Post‐Classical Chisholmian Internalism

Alvin Plantinga

in Warrant: The Current Debate

Published in print July 1993 | ISBN: 9780195078626
Published online November 2003 | e-ISBN: 9780199833559 | DOI:
Post‐Classical Chisholmian Internalism

Show Summary Details


Some of Roderick Chisholm's more recent work has displayed a conception of warrant (which conception I refer to with the phrase “postclassical Chisholmian internalism”), which differs substantially from his earlier conception of warrant (classical Chisholmian internalism). In this chapter, I explain postclassical Chisholmian internalism and then offer four critical observations about it. First, it is relatively uninformative (telling us little about what warrant is); second, it remains internalist, but loses the principal philosophical motivation for internalism by moving away from deontology. Third, it is not the case (contrary to the postclassical Chisholm) that for a given belief B, there is a set S of evidence bases such that, necessarily, B has warrant for me if and only if it occurs in conjunction with a member of that set S. And, fourth, it is a mistake to suppose that the warrant a belief enjoys for S can be understood as a function solely of the psychological properties S exemplifies.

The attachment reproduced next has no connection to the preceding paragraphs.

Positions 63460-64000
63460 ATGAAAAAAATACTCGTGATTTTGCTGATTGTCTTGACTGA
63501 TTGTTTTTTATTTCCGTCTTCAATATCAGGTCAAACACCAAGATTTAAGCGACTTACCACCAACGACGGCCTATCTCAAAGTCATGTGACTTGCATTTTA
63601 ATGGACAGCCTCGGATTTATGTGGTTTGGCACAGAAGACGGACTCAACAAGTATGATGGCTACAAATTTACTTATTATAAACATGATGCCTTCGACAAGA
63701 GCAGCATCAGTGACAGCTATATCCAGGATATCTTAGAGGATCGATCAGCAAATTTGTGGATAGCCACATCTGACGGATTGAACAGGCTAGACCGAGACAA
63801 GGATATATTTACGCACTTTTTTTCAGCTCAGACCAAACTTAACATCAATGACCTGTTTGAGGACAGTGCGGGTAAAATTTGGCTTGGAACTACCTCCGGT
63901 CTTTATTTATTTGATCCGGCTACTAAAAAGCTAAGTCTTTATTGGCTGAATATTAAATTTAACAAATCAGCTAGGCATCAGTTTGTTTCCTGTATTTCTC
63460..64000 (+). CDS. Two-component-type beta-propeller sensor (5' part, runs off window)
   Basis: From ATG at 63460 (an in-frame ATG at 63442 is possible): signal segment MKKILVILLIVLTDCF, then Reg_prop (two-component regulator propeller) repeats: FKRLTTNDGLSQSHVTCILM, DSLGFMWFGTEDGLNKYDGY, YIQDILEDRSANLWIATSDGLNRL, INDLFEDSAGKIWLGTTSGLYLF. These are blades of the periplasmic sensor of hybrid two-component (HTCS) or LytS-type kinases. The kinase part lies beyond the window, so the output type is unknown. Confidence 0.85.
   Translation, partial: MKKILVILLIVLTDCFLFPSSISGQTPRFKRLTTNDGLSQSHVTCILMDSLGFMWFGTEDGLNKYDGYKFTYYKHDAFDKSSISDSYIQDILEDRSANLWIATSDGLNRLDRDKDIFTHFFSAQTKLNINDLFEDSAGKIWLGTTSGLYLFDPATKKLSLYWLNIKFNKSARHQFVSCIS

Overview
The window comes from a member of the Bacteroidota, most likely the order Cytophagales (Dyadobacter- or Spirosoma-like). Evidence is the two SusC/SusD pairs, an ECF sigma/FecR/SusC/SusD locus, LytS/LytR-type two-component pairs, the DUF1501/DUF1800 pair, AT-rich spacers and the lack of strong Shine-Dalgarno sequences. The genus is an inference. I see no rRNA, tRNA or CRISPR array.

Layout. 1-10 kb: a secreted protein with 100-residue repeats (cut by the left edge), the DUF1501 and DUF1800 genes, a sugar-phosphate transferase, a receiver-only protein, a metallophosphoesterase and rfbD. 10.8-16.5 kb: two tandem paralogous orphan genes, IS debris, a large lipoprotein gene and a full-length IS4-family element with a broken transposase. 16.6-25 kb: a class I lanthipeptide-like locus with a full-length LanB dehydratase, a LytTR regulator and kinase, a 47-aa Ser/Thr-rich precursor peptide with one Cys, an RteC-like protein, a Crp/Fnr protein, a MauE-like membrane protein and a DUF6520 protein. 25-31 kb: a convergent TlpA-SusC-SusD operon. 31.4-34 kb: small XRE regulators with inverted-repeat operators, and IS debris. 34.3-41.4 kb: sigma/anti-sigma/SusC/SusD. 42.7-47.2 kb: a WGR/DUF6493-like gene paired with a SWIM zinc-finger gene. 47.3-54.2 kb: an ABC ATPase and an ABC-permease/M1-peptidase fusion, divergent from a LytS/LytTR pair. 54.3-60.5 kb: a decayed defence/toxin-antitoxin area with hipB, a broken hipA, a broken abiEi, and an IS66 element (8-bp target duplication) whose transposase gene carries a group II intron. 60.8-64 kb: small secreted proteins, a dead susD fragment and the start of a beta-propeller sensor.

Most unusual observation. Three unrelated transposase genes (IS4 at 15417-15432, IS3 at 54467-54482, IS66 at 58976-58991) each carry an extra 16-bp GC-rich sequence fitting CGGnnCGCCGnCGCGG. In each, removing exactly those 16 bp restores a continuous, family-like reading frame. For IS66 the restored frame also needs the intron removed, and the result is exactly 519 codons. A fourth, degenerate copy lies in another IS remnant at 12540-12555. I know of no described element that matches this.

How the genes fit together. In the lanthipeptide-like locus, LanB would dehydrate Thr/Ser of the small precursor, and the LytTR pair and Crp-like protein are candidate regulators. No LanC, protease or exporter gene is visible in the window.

Keywords: Chisholm; deontology; evidence base; internalism; warrant

Chapter.  10961 words. 

Subjects: Metaphysics

Full text: subscription required

How to subscribe Recommend to my Librarian

Buy this work at Oxford University Press »

Users without a subscription are not able to see the full content. Please, subscribe or login to access all content.